“I've been working on something different,” Propaganda tells BET on the phone from his home in the West Covina area of L.A. “It's something I've wanted to do for a while.”

The different he's referring to is his first book, I Am Becoming, which is slated for release this fall through an imprint of his label Humble Beast.

“We're excited, man. The book is a partnership between myself and photographer and filmmaker Squint, who's also the brand manager for ROC Nation boxer Andre Ward. Squint and I basically just drove around our cities and he interpreted visually what I had written."

For Propaganda, the book marks a departure from what he's used to producing as a rapper and performance poet. “I've always written poetry for performing, not reading,” he says. “So this project made me pay more attention to literature, to how the poems look on the page and to modern names like Toni Morrison and Sandra Cisneros. In a book, the words have to do all the work.”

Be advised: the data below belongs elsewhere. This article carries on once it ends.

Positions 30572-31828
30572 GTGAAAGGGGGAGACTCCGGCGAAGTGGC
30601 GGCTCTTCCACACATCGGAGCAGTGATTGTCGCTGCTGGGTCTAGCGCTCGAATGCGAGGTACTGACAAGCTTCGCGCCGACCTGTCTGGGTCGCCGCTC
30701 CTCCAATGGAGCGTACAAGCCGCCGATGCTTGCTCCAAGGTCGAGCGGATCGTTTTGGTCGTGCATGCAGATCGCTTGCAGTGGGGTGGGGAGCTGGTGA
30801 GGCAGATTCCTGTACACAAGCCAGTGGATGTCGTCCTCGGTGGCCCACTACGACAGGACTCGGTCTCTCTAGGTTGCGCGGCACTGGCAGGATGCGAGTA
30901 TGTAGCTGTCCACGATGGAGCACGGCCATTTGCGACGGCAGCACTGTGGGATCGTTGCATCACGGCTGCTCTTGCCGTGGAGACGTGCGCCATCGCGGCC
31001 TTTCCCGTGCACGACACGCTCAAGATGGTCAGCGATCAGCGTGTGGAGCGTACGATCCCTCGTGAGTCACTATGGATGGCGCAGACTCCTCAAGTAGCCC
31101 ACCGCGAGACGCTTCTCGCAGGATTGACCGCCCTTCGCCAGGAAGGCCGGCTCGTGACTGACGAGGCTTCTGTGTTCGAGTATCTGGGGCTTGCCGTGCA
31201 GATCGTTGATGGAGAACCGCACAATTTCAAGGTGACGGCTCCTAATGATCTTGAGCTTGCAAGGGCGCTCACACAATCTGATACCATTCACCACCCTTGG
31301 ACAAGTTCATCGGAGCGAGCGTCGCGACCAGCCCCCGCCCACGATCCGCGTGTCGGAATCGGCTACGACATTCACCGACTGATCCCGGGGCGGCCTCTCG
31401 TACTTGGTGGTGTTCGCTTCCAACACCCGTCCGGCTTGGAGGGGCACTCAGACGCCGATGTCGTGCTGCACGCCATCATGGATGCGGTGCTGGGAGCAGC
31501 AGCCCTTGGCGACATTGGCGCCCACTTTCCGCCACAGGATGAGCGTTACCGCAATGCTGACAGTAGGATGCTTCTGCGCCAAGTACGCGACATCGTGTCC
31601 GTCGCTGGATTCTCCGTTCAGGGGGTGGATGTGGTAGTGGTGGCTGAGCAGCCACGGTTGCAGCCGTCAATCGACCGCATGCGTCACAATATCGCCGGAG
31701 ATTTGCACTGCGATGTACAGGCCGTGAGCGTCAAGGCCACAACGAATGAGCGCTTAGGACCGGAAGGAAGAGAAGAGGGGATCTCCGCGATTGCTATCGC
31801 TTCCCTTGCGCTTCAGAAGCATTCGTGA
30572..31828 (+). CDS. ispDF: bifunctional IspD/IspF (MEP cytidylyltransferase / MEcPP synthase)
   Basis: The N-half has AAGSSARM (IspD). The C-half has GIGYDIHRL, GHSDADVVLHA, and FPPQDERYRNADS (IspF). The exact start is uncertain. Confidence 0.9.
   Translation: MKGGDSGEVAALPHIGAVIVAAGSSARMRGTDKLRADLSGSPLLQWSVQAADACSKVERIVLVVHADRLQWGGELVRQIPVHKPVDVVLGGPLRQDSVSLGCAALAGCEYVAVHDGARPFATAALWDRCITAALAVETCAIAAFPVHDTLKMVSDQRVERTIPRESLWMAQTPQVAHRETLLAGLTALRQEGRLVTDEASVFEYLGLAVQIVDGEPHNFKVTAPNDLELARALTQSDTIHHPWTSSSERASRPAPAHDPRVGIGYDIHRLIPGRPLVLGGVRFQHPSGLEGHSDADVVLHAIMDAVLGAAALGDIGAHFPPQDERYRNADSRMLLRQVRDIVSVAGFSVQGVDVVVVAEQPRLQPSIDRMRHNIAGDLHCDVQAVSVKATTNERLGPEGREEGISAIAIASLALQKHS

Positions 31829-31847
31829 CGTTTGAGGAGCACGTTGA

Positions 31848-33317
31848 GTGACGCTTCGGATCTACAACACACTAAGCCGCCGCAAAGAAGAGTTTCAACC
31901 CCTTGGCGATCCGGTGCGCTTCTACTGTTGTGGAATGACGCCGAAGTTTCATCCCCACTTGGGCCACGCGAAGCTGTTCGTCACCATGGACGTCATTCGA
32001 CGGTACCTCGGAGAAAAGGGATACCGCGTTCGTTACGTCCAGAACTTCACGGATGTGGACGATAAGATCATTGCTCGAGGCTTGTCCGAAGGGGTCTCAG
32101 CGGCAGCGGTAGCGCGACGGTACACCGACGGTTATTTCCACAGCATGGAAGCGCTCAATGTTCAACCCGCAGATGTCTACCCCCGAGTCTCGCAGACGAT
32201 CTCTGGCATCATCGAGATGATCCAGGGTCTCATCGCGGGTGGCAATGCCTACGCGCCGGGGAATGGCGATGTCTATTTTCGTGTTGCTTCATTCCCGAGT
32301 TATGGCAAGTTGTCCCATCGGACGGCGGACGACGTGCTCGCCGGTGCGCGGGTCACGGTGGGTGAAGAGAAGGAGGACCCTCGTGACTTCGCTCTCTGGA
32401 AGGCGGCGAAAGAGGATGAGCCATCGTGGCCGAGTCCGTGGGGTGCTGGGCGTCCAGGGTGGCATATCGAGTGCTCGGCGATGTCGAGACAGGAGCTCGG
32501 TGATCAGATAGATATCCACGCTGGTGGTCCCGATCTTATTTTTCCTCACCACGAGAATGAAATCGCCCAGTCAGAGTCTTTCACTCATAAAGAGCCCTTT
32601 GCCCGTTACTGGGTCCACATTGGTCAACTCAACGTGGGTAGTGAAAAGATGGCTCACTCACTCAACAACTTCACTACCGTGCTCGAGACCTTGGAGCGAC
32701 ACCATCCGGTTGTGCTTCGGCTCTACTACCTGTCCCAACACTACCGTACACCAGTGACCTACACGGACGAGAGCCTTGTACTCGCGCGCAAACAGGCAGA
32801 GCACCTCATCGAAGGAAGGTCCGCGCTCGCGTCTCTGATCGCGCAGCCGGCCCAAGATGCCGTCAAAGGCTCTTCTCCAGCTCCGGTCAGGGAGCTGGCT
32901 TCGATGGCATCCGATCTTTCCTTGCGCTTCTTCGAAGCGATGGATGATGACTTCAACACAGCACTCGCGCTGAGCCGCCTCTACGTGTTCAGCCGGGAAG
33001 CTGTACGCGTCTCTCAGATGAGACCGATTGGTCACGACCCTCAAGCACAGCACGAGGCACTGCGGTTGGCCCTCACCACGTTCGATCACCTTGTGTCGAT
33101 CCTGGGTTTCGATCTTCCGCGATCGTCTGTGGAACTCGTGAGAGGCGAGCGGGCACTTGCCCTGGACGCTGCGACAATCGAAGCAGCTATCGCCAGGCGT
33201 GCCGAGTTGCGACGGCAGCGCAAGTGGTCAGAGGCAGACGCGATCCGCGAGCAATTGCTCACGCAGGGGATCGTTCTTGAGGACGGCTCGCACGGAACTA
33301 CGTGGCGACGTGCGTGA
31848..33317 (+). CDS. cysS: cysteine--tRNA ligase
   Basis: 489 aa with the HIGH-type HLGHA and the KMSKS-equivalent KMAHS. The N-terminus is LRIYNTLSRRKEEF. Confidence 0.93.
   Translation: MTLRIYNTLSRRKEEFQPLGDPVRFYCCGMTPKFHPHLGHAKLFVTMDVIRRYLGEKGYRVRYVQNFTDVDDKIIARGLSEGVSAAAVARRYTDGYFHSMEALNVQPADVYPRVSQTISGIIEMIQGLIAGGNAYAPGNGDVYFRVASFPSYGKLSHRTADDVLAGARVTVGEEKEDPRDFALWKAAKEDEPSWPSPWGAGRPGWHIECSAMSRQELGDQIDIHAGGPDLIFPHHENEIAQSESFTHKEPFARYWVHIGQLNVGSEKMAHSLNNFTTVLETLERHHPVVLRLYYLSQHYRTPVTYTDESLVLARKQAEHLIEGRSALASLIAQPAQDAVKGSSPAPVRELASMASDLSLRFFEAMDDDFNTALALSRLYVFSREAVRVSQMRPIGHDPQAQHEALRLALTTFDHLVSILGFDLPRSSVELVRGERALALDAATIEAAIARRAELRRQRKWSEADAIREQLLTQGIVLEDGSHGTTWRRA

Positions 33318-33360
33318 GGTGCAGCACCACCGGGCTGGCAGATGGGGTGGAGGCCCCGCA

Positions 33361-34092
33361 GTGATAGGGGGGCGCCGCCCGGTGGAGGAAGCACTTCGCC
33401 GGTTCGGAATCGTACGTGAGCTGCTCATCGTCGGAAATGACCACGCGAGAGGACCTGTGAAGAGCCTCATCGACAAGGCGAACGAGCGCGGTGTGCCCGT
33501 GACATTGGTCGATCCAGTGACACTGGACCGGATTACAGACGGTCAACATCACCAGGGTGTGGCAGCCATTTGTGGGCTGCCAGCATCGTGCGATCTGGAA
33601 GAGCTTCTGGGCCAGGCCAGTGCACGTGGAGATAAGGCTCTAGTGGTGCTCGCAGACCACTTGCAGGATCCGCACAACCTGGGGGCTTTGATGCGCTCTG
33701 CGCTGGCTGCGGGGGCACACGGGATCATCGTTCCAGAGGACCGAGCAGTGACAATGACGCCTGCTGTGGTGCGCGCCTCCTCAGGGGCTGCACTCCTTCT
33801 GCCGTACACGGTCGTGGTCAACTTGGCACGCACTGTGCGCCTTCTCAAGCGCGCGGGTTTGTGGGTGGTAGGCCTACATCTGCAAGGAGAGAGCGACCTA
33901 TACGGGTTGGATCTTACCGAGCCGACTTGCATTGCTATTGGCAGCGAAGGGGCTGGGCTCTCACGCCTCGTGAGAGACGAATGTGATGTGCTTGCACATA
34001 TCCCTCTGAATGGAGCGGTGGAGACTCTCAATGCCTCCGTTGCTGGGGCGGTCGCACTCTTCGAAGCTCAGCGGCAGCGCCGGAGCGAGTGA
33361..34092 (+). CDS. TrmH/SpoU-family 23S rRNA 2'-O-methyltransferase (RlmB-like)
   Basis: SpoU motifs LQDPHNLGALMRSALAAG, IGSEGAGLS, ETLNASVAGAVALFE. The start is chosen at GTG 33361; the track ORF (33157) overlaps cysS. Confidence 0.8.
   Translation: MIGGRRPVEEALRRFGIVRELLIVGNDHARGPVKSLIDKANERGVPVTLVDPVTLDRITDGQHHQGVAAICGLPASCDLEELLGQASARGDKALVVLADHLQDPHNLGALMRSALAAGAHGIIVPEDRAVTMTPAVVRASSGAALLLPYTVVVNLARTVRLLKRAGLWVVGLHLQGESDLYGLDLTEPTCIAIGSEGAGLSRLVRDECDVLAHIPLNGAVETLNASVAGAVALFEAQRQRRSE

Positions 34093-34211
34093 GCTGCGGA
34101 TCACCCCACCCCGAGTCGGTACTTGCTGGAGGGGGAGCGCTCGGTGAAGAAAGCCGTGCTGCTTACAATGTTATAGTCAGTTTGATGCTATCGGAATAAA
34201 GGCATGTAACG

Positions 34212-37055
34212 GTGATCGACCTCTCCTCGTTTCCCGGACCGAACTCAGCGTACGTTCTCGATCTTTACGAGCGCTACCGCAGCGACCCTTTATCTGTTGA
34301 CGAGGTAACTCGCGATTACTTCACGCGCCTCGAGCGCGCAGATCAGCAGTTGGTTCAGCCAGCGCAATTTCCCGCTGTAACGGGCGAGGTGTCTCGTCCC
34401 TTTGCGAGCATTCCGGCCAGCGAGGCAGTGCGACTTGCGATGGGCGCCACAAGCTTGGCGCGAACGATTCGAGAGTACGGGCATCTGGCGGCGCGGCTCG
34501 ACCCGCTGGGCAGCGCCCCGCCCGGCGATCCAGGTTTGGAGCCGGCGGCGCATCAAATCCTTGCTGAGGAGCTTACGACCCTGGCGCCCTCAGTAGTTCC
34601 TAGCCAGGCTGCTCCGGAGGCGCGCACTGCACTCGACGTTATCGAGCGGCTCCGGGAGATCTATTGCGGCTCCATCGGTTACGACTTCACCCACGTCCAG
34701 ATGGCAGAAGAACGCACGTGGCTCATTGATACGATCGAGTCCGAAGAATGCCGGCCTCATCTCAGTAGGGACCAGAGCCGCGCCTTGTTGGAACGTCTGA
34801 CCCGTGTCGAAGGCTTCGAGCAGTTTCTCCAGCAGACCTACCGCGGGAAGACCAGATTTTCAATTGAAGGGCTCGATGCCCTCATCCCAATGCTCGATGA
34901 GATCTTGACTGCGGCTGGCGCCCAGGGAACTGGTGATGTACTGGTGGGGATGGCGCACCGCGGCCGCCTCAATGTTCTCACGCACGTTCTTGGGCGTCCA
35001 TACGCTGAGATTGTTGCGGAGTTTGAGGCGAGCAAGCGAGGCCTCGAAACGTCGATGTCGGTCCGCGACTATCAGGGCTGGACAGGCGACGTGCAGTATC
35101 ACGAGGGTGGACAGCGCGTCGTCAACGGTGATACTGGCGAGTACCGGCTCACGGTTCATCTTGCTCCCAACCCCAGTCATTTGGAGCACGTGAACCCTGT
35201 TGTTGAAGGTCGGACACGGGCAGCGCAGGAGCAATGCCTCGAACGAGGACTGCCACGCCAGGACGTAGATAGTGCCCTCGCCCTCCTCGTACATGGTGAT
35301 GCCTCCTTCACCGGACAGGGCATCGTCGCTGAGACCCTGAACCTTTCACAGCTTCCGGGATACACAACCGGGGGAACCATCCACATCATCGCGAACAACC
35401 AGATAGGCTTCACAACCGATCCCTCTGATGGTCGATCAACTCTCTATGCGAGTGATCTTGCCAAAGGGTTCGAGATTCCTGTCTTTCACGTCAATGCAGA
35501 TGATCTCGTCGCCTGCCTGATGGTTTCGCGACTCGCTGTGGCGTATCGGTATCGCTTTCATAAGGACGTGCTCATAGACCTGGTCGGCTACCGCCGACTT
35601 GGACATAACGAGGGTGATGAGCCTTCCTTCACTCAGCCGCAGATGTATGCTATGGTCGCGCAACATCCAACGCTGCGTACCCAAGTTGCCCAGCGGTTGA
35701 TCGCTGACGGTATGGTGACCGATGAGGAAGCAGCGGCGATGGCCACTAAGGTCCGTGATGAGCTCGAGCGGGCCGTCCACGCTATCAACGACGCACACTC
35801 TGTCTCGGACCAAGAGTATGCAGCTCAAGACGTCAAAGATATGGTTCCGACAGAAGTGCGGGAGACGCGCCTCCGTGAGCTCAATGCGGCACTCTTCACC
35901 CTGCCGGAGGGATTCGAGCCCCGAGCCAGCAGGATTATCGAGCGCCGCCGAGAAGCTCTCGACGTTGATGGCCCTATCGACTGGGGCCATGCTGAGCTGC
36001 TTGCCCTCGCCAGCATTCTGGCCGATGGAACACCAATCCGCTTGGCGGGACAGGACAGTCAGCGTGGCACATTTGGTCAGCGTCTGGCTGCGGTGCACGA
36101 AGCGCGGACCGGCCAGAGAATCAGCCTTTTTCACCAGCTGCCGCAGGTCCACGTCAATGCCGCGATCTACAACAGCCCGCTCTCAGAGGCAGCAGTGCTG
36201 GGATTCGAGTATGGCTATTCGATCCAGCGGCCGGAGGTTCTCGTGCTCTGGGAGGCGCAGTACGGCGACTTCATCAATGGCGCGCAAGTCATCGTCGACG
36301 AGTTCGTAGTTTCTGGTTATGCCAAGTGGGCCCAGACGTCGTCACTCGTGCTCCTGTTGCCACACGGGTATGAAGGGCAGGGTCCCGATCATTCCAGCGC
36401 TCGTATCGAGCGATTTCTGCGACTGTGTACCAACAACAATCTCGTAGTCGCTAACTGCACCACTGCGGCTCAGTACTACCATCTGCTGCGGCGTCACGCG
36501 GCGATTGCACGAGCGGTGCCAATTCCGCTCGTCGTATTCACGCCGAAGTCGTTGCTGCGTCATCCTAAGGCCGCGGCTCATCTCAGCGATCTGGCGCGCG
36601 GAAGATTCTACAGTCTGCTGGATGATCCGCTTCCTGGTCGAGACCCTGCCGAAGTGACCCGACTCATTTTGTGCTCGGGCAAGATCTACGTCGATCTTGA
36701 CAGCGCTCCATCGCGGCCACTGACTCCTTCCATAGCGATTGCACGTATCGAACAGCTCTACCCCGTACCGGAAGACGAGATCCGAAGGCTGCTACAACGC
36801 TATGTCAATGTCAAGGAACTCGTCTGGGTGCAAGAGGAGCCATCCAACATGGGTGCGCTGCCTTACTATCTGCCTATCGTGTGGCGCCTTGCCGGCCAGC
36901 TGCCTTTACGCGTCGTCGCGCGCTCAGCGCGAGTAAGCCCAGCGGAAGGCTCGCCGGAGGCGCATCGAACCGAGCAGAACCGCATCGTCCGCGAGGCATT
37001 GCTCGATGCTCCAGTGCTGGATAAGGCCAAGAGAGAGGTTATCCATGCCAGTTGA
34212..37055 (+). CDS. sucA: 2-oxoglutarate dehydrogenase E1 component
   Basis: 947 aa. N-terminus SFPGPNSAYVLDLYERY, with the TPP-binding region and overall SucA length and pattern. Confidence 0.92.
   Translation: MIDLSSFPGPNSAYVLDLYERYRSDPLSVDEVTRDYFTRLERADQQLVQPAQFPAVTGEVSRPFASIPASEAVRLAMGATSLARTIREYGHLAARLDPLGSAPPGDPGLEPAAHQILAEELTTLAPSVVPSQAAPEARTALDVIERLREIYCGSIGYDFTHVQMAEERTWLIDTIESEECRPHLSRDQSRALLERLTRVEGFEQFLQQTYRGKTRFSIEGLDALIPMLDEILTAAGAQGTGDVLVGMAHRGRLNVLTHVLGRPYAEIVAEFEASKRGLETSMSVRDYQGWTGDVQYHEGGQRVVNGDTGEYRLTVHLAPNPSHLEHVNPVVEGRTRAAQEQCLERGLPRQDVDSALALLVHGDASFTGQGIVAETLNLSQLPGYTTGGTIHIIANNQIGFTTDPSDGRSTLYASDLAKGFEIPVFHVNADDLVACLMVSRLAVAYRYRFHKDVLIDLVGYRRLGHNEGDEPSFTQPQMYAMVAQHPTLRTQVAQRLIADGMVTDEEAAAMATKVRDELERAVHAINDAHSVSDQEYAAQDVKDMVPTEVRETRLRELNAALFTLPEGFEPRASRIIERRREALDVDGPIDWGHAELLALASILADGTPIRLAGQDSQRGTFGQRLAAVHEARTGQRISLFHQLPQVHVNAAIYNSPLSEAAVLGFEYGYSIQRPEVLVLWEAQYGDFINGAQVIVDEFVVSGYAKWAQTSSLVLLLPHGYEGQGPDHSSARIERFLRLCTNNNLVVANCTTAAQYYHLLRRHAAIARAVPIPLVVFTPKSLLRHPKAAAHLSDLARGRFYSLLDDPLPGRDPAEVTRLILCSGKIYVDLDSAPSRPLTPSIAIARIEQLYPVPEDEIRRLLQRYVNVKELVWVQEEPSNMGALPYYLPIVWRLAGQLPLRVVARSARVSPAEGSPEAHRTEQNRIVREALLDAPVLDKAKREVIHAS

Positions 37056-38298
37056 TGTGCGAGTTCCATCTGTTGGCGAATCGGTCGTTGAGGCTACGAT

Again, Propaganda is no stranger to experimentation.

Some years ago, he made a conscious decision to go the more abstract, stream of consciousness route in his approach to recording. “When we were starting our Humble Beast label, my friend Odd Thomas encouraged me to move in the direction of spoken word. He told me that it had more of a shelf life. I fought it for a long time because I came up as a battle rapper. But there were always things I wanted to say that I didn't feel fit right within the confines of a traditional rap song.”